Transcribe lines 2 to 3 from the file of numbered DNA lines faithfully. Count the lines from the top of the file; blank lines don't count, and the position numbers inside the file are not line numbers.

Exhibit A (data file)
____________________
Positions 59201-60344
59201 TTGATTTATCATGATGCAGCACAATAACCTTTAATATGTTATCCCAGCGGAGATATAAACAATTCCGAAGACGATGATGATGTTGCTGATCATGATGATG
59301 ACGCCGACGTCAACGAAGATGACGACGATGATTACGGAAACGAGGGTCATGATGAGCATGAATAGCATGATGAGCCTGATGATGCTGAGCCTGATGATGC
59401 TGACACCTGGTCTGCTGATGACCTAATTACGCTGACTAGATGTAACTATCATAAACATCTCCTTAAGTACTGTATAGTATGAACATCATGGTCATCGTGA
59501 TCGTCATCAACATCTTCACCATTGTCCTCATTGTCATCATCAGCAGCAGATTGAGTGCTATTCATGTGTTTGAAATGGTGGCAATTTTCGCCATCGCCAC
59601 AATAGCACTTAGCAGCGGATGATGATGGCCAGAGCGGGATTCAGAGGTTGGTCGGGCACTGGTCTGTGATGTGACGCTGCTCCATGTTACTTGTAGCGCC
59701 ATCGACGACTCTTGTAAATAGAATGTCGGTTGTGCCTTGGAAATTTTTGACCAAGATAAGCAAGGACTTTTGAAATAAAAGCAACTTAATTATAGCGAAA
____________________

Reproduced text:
59201 TTGATTTATCATGATGCAGCACAATAACCTTTAATATGTTATCCCAGCGGAGATATAAACAATTCCGAAGACGATGATGATGTTGCTGATCATGATGATG
59301 ACGCCGACGTCAACGAAGATGACGACGATGATTACGGAAACGAGGGTCATGATGAGCATGAATAGCATGATGAGCCTGATGATGCTGAGCCTGATGATGC